It would have been easy enough to overlook the government’s response to the Law Commission, which was published earlier this week.
Oh, and the original Commission report came out in 2017 – we can be forgiven for forgetting about it while waiting three and half years for a ministerial response.
But we do now have that reaction. And it tells us a surprising amount about how government views the charity sector right now.
To recap quickly.
The government has accepted lots of small tweaks which will make life a little bit easier for trustees.
Boards at big charities with permanent endowments will have greater freedoms about how they borrow against and invest that endowment, for example, and won’t have so much bureaucracy to wade through if they want to make ex-gratia payments to show goodwill (when, for example, a charity gets a big donation through a disputed will).
One change in particular will help small charities.
The government agreed that charities should be able to keep money when fundraising campaigns either exceed or fall short of their target.
Trustees used to have to check back with donors before keeping small donations. Now they can put donations of under £120 straight towards the charity’s mission, without any bureaucracy.
The government said this struck “a fair balance” between protecting donors and making sure charities could do good work. They are right. It means charities can fundraise with more confidence that, even if a given campaign never quite ignites the public imagination, the cash coming in will eventually go to a good cause.
Good news for the Charity Commission
Maybe the biggest winner, though, was the Charity Commission.
This is where the government response was rather less generous, and pulled up the drawbridge against reform.
The Law Commission argued for a review of how charities could appeal against the regulator’s decisions. The government rejected that.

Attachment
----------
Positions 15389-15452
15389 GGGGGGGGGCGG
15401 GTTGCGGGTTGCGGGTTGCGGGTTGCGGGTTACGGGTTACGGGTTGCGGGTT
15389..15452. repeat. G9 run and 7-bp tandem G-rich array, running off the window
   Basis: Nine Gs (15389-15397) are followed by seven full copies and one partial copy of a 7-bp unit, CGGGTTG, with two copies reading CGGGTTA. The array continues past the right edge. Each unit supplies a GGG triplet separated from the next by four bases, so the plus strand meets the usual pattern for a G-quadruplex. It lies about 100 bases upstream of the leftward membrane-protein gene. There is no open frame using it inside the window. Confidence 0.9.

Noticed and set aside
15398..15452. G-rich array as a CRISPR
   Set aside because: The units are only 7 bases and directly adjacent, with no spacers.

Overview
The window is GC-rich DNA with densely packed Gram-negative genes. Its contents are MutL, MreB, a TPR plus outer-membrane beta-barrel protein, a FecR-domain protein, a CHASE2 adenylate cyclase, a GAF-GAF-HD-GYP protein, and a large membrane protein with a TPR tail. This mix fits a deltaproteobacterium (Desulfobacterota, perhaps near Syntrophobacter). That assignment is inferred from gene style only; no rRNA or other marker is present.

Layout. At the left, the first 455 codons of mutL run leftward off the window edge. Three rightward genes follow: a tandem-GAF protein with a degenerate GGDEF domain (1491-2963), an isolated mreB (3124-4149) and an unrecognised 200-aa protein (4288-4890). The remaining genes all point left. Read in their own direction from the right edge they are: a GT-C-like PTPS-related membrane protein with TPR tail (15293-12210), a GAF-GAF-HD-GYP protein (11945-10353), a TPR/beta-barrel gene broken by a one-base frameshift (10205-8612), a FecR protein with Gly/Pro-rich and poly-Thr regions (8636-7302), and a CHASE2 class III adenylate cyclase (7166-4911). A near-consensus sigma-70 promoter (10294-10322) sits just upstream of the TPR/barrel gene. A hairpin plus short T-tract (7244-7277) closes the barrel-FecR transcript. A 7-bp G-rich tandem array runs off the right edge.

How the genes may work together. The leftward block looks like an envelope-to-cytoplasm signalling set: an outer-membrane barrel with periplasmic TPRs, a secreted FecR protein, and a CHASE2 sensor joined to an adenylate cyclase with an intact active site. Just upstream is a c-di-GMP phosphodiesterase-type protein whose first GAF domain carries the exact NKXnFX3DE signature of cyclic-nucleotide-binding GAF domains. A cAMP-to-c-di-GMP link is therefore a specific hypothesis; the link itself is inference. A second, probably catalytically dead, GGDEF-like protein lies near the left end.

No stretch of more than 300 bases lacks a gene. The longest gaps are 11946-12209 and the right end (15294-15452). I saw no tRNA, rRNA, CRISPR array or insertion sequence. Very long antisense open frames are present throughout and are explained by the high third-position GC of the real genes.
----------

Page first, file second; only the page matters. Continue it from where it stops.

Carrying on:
And it said that charities should be able to appeal directly to the courts for the right to bring proceedings during disputes, over the regulator’s head. The government rejected that, too. Indeed, it explicitly backed the Charity Commission’s ability to manage any conflict of interests in the event that proceedings were brought in cases involving the regulator, saying it could introduce “robust information barriers”, whatever that means.
So the overall losers from the whole process may be people who have a gripe with the Charity Commission – and there are a few of them out there – who now won’t have any new avenues to make their concerns heard.
The Big Politics
This probably should not come as much of a surprise.
Looking at the bigger picture, the government response aligns rather neatly with Whitehall’s strategy towards the sector, going all the way back to the coalition government.
The fight around the gagging clauses in some public funding drew a clear distinction between what charities could do with cash raised from the public and what government was willing to fund charities to do.
Similarly, here government shows relatively little interest in trying to micro-manage the charity sector’s own money.
It is happy to remove some (admittedly quite easy-to-remove) red tape, so that the regulator is not bothered over relatively small sums of cash, leaving trustee boards to make sensible decisions in peace.
But the regulator’s control has been strengthened.
The government has declared its faith in the Charity Commission to act as a referee even in disputes where they are directly involved, and poured cold water on the idea that there could be new routes to appeal against decisions charities don’t agree with.
This is part of wider moves by the government, as well.
The Charity Commission has become a commentator on – and sometimes a participant in – various bits of a wider culture war which ministers have done little to discourage. An emboldened regulator suits this agenda rather well, so it is little wonder, perhaps, that the government has taken this chance to give the Charity Commission some public backing.
Dim and distant future
Even so, no one should hold their breath for these proposals to become law.
Plenty require passing secondary legislation, which means they will need parliamentary time. “We will look to implement this in due course”, promised the charity minister in a tweet, which is a very open-ended commitment, given the government’s approach in recent years to getting business through the House of Commons.
It is highly likely these reforms will stack up behind other enterprises which need parliamentary time.
This includes legislation required to release an estimated £800m in dormant assets to charities, a much bigger commitment which is itself subject to a vague timetable.
We may well ask when the Law Commission’s recommendations are going to become law. Three and a half years after the Commission’s report, and a week after the government finally responded, we still have no idea.